Chris Tschirhart consulted as a senior civil engineer with the Lower Colorado River Authority (LCRA). At this temporary full-time assignment, Chris Tschirhart helped the LCRA fulfill its mission in providing water stewardship, energy, and community services for Texans.
The majority of the lower Colorado River basin is located in Flash Flood Alley. Even with dry, hot summers in Texas, this area is known for heavy flooding and rains. To resolve this, the LCRA operates six different dams: Buchanan, Inks, Wirtz, Starke, Mansfield, and Tom Miller. These dams create the Highland Lakes (Buchanan, Inks, Lyndon B. Johnson, Buchanan, Travis, and Austin) and provide one million Central Texans with a steady supply of water.
The LCRA River Operations Center also forecasts floods and manages floodwaters. LCRA collaborates with cities and counties, as well as state and federal agencies; these partnerships help to reduce the risks of flood damage.
Thanks to reservoirs, the area is now prepared for floods or droughts. The lakes store approximately 655 billion gallons of water for the local residents. Now homeowners won’t run out of water, despite any severe droughts during Texas summers.
Based in Round Rock, Texas, Chris Tschirhart oversees numerous dam rehabilitation initiatives in his role as the project engineer with the Upper Brushy Creek Water Control and Improvement District. Outside of his professional endeavors, Chris Tschirhart has trained in various martial arts, including the healing practices of Seifukujitsu.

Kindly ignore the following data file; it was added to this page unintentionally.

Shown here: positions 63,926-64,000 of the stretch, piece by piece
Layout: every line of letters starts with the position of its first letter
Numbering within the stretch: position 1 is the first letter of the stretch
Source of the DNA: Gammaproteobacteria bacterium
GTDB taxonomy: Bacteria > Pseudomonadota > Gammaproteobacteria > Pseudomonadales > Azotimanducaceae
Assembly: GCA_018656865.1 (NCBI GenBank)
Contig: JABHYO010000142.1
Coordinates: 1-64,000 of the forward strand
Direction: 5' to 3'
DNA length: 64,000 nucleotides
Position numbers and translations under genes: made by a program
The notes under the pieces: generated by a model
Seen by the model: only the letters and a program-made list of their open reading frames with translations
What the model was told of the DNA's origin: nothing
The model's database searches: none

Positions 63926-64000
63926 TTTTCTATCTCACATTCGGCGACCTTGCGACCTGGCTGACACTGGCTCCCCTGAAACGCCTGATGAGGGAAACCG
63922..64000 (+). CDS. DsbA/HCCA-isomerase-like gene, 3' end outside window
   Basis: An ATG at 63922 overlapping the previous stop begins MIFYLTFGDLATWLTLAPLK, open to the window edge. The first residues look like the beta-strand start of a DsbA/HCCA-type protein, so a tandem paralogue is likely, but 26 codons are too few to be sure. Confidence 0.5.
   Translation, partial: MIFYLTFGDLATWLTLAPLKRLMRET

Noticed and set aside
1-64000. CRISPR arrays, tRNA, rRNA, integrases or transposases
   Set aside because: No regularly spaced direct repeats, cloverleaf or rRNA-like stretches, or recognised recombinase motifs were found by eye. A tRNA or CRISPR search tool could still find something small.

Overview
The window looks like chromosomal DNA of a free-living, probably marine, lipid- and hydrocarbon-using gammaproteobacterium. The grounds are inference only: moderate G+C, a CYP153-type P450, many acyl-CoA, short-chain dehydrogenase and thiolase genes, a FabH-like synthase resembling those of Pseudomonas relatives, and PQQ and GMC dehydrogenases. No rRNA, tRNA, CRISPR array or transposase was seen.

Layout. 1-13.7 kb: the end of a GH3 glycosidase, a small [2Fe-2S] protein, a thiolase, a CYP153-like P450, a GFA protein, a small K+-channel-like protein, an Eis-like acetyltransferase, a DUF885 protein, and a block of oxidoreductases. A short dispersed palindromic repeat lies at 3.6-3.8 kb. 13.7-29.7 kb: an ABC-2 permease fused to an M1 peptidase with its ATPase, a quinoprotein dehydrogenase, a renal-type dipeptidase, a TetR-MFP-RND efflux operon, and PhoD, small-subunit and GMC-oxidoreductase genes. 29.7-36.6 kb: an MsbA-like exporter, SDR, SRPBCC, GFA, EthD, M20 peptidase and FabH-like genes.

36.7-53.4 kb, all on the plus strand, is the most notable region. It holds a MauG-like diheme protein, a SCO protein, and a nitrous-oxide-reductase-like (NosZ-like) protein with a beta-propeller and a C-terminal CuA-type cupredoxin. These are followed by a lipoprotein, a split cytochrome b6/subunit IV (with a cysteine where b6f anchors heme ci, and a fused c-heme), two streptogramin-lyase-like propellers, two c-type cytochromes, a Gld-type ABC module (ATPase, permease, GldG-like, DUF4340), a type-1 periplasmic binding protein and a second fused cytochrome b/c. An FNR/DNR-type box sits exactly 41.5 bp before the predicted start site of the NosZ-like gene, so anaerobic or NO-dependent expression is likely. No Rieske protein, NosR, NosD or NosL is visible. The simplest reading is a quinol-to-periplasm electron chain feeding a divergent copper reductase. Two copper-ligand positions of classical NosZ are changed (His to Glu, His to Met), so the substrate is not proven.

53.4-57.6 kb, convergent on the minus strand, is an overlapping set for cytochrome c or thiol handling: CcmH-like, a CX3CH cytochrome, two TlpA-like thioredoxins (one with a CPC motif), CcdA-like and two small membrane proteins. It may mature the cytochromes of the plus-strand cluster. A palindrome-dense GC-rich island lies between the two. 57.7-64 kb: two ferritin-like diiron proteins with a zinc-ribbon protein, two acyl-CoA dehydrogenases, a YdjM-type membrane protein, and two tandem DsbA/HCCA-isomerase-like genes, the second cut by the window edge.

Sometimes translated as “restoration therapy,” Seifukujitsu has been a recognized form of healing for more than a millennium. Though many know it as a Japanese medicinal practice, it actually originated among Buddhist monks in China. As it spread across Asia, Seifukujitsu gained prominence among numerous groups, including martial arts masters who trained in this art of healing so they could provide efficient care to those who sustained injuries. It became particularly popular among Samurai masters, who further honed its healing practices and techniques.
Many still practice Seifukujitsu today, utilizing its techniques as a non-invasive means of treating such ailments as migraines, paralysis, and muscle injuries. Overall, practitioners facilitate healing by stimulating the injured soft tissues and equalizing the body’s Ki energy. Though it is similar to a massage, Seifukujitsu provides total body rehabilitation.
Chris Tschirhart has more than three decades of experience as a civil engineer and project manager working with numerous entities across Texas, Nevada, and Oregon. Since 2015, Chris Tschirhart has served as the project engineer with the Upper Brushy Creek Water Control and Improvement District (WCID), where he has managed two dam modernization efforts, planning and design of two new dams, and rehabilitation projects.
Upper Brushy Creek WCID maintains 23 high-hazard dams in Williamson County, Texas.